“But why worry? So I might fall to my death. Isn’t that what I wanted? Well, I was drinking pretty heavily last night. Maybe this is god or the universe or whoever giving me a chance to reconsider things more rationally. How do I do that?”
He searched his jacket pockets. He had a golf pencil and the receipt from the tuxedo rental place. Only three square inches of paper to help him make the biggest – and possibly last – decision of his life. He scratched six words at the top of the page: The Pros and Cons of Suicide.
“Not one more day working at Deimos, not one more moment of pointless poking at a keyboard, building sandcastles while the tide is coming in. Sure, no chance of finding a meaningful job, either, but I’m starting to doubt they exist. Does anyone drive to work with a smile on their face?”
The pigeons left their home in the sign, off in search of their daily bread. It was hard not to envy birds. The wind caressed their faces, held them up, carried them through the world. Why did they have so much more freedom? Even standing fifteen stories in the air, he was still chained to the earth.
“And they have a family. At the end of the day, they have their chirping little ones to come home to. What the hell do I have? My apartment complex won’t even let me get a dog. Would I even be happy if I had someone? Do I really want to spend my life with another person? In a little while, the streets will be filled with cars and pedestrians, thousands of people, all with one thought: get the fuck out of my way.
“I could go out, I could meet people, maybe find someone wonderful. But the absolute best case scenario is I end up like my mother, fifty happy years with my soul mate, and two weeks by their bedside in the hospital. It’s like driving for hours to a funeral, in the hopes that there will be some nice scenery on the way.
“Why guarantee myself heartache when joy is so uncertain? I could make sure I’d never have any more pain. I might miss out on a few happy moments, but at least I’d have a little peace.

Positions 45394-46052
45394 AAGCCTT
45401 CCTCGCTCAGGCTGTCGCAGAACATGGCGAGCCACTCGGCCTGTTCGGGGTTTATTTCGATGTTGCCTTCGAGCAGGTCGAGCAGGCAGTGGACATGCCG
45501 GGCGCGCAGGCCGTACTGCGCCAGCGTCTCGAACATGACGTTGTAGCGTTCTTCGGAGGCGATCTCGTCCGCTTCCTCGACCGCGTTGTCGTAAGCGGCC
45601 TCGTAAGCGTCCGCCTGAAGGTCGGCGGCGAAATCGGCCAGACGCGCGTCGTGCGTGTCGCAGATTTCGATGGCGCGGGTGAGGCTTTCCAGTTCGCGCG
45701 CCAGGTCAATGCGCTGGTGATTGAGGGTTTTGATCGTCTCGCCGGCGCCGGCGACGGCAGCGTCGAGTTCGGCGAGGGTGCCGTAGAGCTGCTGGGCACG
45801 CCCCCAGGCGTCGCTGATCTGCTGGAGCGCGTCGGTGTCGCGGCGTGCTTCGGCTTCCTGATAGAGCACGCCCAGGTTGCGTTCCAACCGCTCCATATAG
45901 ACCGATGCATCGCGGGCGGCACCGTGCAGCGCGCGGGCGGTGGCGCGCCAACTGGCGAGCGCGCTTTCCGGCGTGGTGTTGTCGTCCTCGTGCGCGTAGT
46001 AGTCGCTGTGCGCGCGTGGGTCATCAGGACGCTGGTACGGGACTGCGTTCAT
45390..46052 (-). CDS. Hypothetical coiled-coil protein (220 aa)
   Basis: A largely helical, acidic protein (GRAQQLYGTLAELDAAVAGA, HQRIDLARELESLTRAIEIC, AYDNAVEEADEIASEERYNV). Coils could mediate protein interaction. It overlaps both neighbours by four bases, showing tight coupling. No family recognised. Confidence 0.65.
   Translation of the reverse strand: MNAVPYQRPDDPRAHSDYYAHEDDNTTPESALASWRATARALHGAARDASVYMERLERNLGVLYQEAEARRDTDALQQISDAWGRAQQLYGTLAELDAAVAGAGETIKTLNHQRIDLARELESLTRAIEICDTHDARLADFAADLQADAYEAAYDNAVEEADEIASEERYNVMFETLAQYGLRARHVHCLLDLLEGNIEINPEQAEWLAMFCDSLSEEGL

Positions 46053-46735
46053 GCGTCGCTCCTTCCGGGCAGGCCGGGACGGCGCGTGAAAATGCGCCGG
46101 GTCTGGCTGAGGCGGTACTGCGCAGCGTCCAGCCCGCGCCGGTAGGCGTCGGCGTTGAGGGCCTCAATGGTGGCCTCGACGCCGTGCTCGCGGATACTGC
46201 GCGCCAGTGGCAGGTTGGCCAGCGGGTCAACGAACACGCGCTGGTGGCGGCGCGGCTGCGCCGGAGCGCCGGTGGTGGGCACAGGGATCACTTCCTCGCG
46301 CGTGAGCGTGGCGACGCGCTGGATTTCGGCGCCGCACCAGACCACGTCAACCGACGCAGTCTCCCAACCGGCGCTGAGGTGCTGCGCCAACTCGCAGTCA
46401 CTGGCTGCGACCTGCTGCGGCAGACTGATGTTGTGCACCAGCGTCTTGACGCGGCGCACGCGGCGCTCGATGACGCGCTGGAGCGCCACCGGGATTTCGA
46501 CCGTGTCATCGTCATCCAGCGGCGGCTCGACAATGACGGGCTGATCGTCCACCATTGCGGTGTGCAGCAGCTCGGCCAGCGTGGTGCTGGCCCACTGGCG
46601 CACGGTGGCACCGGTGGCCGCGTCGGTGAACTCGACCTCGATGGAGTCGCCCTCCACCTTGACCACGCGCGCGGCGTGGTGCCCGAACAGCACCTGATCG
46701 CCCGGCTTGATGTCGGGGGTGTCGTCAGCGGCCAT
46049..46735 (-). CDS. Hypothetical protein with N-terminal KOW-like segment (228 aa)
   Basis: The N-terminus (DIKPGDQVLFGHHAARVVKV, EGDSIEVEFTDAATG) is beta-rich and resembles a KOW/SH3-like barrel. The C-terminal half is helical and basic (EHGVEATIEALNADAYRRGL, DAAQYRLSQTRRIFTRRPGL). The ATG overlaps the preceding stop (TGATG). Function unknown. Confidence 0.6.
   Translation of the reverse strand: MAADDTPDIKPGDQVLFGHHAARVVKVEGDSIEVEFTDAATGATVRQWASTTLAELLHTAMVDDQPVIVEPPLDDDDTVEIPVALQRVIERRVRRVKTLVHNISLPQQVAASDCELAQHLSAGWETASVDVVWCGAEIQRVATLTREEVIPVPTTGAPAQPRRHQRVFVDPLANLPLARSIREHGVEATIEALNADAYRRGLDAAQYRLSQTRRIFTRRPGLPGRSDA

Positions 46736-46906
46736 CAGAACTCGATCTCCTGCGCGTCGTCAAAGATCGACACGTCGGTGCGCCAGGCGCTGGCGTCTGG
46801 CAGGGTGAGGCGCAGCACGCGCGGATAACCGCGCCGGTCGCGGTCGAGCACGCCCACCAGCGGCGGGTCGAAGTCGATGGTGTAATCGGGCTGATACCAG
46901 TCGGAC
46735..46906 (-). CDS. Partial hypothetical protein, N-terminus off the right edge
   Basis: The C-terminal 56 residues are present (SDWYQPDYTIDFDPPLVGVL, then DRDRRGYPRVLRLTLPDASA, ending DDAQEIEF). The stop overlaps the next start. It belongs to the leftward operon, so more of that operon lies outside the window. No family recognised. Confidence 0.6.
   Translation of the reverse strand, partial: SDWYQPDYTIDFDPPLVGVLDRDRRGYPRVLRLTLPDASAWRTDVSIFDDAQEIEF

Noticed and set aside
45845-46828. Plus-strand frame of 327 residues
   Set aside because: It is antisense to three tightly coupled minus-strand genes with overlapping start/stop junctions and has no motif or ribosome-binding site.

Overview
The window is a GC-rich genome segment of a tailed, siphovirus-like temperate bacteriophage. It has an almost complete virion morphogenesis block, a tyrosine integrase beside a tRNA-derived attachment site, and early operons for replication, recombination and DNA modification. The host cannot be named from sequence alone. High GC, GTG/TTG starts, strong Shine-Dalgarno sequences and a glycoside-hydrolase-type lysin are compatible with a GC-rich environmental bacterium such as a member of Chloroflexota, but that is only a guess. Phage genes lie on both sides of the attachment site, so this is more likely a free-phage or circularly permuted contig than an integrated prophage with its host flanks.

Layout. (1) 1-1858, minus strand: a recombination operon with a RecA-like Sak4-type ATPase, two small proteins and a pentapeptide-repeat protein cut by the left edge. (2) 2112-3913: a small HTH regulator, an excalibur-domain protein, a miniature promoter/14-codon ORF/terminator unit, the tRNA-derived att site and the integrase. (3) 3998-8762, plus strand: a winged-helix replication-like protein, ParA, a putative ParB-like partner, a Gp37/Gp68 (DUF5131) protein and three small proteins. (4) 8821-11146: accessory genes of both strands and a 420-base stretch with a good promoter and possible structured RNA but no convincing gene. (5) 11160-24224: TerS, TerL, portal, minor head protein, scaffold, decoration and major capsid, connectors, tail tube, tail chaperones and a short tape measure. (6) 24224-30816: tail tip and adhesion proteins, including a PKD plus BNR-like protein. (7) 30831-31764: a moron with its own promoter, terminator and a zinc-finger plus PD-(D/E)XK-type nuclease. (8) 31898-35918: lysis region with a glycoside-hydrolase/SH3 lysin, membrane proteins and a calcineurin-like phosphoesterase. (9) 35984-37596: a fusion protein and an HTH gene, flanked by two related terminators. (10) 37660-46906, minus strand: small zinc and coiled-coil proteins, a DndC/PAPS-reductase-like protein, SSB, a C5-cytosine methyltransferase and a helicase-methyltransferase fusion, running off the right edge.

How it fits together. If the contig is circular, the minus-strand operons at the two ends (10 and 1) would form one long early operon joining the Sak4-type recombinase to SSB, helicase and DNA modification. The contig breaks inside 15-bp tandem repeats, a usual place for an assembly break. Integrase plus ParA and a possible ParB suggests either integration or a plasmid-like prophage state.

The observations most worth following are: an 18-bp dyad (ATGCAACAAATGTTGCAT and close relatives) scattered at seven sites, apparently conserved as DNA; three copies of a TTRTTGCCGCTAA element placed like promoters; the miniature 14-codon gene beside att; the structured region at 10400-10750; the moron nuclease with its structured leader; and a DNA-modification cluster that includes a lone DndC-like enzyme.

“Or would I? Every major religion is against suicide. They all say I’d end up in hell. But why should god get mad at me for killing myself? He created this world. He knows what a shit place it is, and he’s not doing anything to fix it. But, then, I suppose killing myself isn’t exactly doing anything to fix it, either.
“What about Buddhism? They don’t believe in hell. I’d just be reincarnated. Probably into a lower life form. I could end up a bug on someone’s windshield.
“What if none of the religions are true? What if there’s nothing? Maybe death is just floating forever in an endless, black void. Or spending forever on earth, unable to touch anything or communicate with anyone. The afterlife might even be spending eternity working at an even worse job than I have now.
“On the other hand, this might be a miracle. Maybe this proves that god exists, and he’s saved my life for something more meaningful. But it looks like I’m stuck up here. If there are angels under my feet, why won’t they set me down? The only thing I know for sure is that, if I jump, I won’t get a chance to change my mind. …Probably.”
He looked over his notes, but couldn’t see anything clearly pushing him to one side or the other. He still had plenty to think about, but not much more space to write. And it was hard to think about death objectively when the sunrise was painting the sky orange and gold.